In 1993,Uganda had one of the most ambitious decentralisation programmes amongst developing countries . Decentralisation was central to Uganda’s mode of governance as spelt out in her 1995 Constitution and as the 1997 Local Governments Act conferred. The process of decentralisation was at the heart Poverty Eradication Action Plan (PEAP), which set out the strategy through which the Government of Uganda (GoU) aimed to eradicate absolute Poverty by 2017. The PEAP was implemented through the Medium Term Expenditure Framework (MTEF). The GoU therefore, was a front runner in translating debt relief under the Highly Indebted Poor Country Initiative into increased financing for Poverty Reduction Programmes via the Poverty Action Fund (PAF). This combination of the PEAP/MTEF framework and the PAF resource transfer modalities gave donors sufficient confidence to provide a growing proportion of their aid as budget support.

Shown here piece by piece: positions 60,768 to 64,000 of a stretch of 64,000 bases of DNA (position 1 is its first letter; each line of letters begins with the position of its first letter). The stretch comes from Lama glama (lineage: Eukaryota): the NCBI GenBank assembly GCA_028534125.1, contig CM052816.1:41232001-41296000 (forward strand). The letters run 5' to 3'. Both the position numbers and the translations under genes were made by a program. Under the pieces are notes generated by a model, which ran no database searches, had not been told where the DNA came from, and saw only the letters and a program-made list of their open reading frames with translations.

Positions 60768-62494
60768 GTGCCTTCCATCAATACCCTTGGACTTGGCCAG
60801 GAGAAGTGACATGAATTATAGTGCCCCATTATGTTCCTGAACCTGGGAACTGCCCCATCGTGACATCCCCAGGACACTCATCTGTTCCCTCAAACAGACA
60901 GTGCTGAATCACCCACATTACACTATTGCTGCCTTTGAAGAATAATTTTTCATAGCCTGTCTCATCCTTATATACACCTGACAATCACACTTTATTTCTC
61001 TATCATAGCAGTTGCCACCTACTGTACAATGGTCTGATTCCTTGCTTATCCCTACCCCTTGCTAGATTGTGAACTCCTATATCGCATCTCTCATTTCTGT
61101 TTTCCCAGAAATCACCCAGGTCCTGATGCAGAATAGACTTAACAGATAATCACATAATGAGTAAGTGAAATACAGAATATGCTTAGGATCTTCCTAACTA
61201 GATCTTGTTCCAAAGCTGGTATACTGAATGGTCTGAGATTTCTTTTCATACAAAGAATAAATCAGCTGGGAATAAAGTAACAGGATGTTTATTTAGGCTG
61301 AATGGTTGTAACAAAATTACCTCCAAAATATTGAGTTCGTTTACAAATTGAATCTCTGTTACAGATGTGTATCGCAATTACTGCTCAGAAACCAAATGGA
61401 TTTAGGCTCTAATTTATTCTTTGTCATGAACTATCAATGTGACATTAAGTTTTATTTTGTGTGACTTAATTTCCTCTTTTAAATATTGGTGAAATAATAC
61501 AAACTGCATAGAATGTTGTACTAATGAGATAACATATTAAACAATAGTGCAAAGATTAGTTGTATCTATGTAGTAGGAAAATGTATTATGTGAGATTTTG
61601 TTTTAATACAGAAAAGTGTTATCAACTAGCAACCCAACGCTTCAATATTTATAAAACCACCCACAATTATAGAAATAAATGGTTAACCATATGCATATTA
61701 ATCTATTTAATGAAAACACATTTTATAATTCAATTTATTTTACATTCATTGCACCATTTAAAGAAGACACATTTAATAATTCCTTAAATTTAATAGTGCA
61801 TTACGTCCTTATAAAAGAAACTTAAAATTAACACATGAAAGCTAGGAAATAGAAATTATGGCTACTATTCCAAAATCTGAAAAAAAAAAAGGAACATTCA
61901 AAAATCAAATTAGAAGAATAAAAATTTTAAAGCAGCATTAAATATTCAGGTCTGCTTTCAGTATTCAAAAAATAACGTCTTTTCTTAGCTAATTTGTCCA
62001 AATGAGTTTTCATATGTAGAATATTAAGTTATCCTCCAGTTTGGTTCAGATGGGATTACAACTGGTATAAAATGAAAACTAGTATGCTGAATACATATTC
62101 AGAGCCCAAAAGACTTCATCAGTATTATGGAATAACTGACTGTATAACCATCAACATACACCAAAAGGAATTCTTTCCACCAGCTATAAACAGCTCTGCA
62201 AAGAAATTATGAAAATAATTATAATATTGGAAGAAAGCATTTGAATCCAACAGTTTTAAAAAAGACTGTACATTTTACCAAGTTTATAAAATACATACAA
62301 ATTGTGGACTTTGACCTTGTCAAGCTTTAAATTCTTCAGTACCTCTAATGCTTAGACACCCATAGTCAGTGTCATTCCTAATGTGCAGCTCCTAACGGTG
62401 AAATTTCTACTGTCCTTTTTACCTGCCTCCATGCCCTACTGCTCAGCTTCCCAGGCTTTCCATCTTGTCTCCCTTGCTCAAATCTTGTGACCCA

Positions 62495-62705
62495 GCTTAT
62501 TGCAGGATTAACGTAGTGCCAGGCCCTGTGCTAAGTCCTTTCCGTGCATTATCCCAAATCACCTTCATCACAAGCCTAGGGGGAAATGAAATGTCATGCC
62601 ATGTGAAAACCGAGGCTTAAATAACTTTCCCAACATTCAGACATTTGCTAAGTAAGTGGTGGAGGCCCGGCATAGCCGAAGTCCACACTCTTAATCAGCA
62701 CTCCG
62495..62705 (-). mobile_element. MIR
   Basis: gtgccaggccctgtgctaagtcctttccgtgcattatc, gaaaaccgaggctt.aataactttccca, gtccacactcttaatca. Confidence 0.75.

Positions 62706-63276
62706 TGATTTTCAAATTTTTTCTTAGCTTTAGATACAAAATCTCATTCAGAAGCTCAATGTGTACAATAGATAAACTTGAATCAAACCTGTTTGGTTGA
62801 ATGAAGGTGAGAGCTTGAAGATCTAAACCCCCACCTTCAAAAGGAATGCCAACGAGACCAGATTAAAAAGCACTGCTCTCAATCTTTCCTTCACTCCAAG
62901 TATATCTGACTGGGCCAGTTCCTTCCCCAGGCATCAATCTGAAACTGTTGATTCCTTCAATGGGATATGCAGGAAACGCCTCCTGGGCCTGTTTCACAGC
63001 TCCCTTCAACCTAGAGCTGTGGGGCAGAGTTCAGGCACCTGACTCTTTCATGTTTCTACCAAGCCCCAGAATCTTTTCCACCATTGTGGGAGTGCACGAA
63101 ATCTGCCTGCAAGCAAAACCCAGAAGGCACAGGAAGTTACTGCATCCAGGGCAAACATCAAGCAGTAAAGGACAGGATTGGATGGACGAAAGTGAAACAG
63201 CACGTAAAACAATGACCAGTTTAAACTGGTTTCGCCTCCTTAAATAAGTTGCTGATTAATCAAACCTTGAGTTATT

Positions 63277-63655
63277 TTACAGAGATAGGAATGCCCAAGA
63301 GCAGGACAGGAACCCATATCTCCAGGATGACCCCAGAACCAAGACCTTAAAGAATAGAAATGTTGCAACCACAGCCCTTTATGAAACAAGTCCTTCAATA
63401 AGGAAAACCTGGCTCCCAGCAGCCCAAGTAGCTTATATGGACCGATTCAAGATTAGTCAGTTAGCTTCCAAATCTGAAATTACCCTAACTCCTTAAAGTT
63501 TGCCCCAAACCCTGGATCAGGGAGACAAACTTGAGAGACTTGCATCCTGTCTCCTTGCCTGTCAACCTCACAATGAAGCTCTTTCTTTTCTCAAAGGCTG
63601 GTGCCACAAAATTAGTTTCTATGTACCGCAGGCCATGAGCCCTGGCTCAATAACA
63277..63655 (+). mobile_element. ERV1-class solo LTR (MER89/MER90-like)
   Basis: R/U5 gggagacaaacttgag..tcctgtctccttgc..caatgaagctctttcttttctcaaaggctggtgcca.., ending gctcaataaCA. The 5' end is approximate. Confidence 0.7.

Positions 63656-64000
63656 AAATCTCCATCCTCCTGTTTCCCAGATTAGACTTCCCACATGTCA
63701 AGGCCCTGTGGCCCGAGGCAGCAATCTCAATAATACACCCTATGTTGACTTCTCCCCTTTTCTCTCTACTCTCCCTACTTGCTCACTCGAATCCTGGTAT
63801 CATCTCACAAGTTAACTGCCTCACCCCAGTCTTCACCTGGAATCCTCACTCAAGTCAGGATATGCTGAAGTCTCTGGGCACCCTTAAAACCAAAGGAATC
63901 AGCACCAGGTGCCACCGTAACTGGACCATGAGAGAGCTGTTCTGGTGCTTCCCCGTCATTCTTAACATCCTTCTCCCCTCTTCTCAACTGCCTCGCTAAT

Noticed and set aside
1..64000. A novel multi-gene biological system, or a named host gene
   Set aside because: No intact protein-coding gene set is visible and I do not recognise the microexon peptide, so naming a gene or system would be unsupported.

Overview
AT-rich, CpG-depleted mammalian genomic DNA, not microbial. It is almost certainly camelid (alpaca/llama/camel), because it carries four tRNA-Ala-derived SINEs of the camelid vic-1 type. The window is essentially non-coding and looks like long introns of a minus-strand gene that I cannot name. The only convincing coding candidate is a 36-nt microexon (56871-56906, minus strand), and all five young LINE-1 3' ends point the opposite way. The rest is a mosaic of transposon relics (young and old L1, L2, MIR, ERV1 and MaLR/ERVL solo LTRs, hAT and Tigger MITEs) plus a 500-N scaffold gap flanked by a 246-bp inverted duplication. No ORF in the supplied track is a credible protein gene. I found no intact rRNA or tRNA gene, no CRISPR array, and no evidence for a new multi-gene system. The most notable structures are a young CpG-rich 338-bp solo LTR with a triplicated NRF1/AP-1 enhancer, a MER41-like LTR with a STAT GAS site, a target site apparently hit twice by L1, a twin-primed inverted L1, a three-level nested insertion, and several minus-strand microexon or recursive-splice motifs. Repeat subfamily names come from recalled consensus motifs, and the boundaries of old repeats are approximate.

As a result, over the past three years there has been an extraordinary rate of growth in social sector expenditure, with expenditures on PAF programmes growing from 17% to 34% of the Government of Uganda Budget. Due to Uganda’s Decentralisation Policy, this has meant a rapid increase in resource flows to local governments, and a corresponding increase in primary service provision. As PAF expenditures are tied to the achievement of PEAP Goals, the majority of the increase in transfer of resources has been via an increasing number of conditional grants.